Voiceless ends: Melville's Benito Cereno and the translator in narrative discourse
2014 (English)In: Language and Literature, ISSN 0963-9470, E-ISSN 1461-7293, Vol. 23, no 3, 255-269 p.Article in journal (Refereed) Published
The first part of this article confronts the ways in which translation scholars have drawn on insights from narratology to make sense of the translator's involvement in narrative texts. It first considers competing metaphors for conceptualizing the translator's involvement, arguing for a clearer differentiation between modes of framing and telling. Next, it evaluates the ways in which translation scholars have attempted to integrate the translator as a separate textual agent in governing models of narrative communication, concluding that the conceptual gains to be reaped from positing the translator as a separate enunciator or agent in narrative transactions are limited. The second part of the article analyzes two Dutch translations of Herman Melville's novella Benito Cereno, by Johan Palm (1950) and Jean Schalekamp (1977) respectively. Rather than striving to isolate the translators as separate tellers or co-producers of narrative structure, the analysis reveals that their agency shows foremost in the ways the 'voiceless' narrative of New World slavery is perspectivized in view of changing readerly expectations.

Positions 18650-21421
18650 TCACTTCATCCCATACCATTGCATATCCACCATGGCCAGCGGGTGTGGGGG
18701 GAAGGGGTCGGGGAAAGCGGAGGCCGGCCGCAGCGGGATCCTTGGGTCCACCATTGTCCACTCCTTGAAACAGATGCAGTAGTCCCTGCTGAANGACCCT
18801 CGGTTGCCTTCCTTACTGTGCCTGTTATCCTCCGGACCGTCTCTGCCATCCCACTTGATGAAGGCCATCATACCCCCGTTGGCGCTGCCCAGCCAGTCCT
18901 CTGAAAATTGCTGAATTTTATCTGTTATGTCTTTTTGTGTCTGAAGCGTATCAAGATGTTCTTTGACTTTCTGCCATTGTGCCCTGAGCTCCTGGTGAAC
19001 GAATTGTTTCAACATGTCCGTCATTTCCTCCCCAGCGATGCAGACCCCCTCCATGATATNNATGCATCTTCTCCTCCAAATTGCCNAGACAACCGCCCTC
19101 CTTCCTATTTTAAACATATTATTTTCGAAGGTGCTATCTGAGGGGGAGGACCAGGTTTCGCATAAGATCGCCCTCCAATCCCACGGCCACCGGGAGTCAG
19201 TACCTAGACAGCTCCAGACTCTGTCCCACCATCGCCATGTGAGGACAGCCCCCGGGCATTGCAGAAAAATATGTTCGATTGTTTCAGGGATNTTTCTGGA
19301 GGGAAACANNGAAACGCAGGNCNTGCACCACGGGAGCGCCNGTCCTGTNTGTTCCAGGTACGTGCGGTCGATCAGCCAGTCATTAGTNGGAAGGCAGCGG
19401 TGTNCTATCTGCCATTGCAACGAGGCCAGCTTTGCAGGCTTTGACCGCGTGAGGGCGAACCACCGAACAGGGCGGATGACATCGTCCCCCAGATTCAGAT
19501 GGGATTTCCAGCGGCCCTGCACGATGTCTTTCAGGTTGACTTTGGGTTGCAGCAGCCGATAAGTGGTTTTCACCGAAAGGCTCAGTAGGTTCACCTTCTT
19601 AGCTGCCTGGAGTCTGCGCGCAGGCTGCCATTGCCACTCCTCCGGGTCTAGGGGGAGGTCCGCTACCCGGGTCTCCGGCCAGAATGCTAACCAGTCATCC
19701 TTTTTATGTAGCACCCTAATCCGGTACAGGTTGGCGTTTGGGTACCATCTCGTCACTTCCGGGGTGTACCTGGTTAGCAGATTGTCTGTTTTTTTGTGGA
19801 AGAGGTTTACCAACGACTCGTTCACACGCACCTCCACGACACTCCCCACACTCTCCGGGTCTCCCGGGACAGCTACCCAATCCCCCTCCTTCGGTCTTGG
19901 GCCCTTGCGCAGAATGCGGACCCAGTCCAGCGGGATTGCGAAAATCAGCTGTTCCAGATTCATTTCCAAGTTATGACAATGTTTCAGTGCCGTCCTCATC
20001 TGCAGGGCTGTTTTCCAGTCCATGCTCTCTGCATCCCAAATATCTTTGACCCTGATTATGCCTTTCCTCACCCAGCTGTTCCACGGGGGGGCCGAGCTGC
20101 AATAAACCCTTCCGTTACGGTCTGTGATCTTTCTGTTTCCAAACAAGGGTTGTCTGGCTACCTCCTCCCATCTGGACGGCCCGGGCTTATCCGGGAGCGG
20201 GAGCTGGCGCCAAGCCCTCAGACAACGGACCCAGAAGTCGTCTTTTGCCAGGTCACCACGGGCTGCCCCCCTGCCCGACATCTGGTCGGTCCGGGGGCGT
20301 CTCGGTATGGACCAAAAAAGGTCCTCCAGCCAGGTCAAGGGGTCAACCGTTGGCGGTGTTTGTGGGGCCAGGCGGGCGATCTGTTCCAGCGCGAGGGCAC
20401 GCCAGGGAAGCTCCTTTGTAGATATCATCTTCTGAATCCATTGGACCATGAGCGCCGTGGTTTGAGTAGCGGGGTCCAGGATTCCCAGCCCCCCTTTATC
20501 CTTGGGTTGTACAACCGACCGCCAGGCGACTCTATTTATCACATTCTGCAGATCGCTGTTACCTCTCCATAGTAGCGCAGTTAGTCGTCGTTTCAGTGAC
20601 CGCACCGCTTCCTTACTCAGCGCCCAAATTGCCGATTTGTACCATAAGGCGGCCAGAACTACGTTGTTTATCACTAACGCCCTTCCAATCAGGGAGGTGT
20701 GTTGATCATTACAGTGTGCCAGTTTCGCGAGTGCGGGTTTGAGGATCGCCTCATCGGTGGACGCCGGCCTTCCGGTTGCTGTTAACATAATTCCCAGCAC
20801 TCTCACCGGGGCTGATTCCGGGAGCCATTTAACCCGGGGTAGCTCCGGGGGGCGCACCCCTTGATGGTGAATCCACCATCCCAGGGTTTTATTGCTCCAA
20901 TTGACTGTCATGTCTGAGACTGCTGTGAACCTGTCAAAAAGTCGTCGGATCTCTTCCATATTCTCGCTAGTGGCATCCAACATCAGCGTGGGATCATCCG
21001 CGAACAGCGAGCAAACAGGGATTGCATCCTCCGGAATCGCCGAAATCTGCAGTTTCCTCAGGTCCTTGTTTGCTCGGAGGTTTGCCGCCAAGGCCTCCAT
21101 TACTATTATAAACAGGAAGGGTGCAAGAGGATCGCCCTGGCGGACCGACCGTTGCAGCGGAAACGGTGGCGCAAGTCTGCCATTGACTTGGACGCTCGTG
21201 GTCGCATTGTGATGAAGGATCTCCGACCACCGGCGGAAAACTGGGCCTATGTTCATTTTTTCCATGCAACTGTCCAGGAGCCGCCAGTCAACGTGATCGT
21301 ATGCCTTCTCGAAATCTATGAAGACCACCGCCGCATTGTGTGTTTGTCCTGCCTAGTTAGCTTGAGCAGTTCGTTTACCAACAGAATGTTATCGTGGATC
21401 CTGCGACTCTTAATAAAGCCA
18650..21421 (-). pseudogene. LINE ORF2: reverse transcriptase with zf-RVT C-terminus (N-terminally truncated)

Place, publisher, year, edition, pages
2014. Vol. 23, no 3, 255-269 p.
(Double) focalization, double negation, implied author/translator, narrative voice, narratology, (re-)translation
Specific Languages Specific Literatures
IdentifiersURN: urn:nbn:se:uu:diva-232020DOI: 10.1177/0963947014536506ISI: 000340542800005OAI: oai:DiVA.org:uu-232020DiVA: diva2:746266